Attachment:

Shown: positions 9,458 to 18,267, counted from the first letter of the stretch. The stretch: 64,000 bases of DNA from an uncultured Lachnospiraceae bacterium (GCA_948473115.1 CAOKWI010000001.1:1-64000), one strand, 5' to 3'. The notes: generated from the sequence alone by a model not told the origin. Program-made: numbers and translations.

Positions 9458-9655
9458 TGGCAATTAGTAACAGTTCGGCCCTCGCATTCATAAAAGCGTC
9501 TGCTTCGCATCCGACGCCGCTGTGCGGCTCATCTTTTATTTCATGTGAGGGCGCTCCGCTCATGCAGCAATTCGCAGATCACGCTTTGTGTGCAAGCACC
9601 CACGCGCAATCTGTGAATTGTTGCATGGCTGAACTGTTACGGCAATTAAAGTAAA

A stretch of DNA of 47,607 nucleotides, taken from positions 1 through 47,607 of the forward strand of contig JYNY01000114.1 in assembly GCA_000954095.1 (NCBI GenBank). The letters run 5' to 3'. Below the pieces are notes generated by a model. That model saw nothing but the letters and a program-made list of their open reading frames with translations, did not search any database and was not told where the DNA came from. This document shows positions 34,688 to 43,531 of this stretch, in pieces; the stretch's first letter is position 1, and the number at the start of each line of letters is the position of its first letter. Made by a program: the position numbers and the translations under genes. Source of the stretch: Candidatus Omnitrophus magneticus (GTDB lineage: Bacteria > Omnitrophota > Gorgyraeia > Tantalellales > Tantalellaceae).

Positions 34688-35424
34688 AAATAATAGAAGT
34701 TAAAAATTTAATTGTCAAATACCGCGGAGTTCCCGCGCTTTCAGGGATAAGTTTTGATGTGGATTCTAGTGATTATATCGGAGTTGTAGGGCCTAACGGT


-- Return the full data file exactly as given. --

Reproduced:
Shown: positions 9,458 to 18,267, counted from the first letter of the stretch. The stretch: 64,000 bases of DNA from an uncultured Lachnospiraceae bacterium (GCA_948473115.1 CAOKWI010000001.1:1-64000), one strand, 5' to 3'. The notes: generated from the sequence alone by a model not told the origin. Program-made: numbers and translations.

Positions 9458-9655
9458 TGGCAATTAGTAACAGTTCGGCCCTCGCATTCATAAAAGCGTC
9501 TGCTTCGCATCCGACGCCGCTGTGCGGCTCATCTTTTATTTCATGTGAGGGCGCTCCGCTCATGCAGCAATTCGCAGATCACGCTTTGTGTGCAAGCACC
9601 CACGCGCAATCTGTGAATTGTTGCATGGCTGAACTGTTACGGCAATTAAAGTAAA

A stretch of DNA of 47,607 nucleotides, taken from positions 1 through 47,607 of the forward strand of contig JYNY01000114.1 in assembly GCA_000954095.1 (NCBI GenBank). The letters run 5' to 3'. Below the pieces are notes generated by a model. That model saw nothing but the letters and a program-made list of their open reading frames with translations, did not search any database and was not told where the DNA came from. This document shows positions 34,688 to 43,531 of this stretch, in pieces; the stretch's first letter is position 1, and the number at the start of each line of letters is the position of its first letter. Made by a program: the position numbers and the translations under genes. Source of the stretch: Candidatus Omnitrophus magneticus (GTDB lineage: Bacteria > Omnitrophota > Gorgyraeia > Tantalellales > Tantalellaceae).

Positions 34688-35424
34688 AAATAATAGAAGT
34701 TAAAAATTTAATTGTCAAATACCGCGGAGTTCCCGCGCTTTCAGGGATAAGTTTTGATGTGGATTCTAGTGATTATATCGGAGTTGTAGGGCCTAACGGT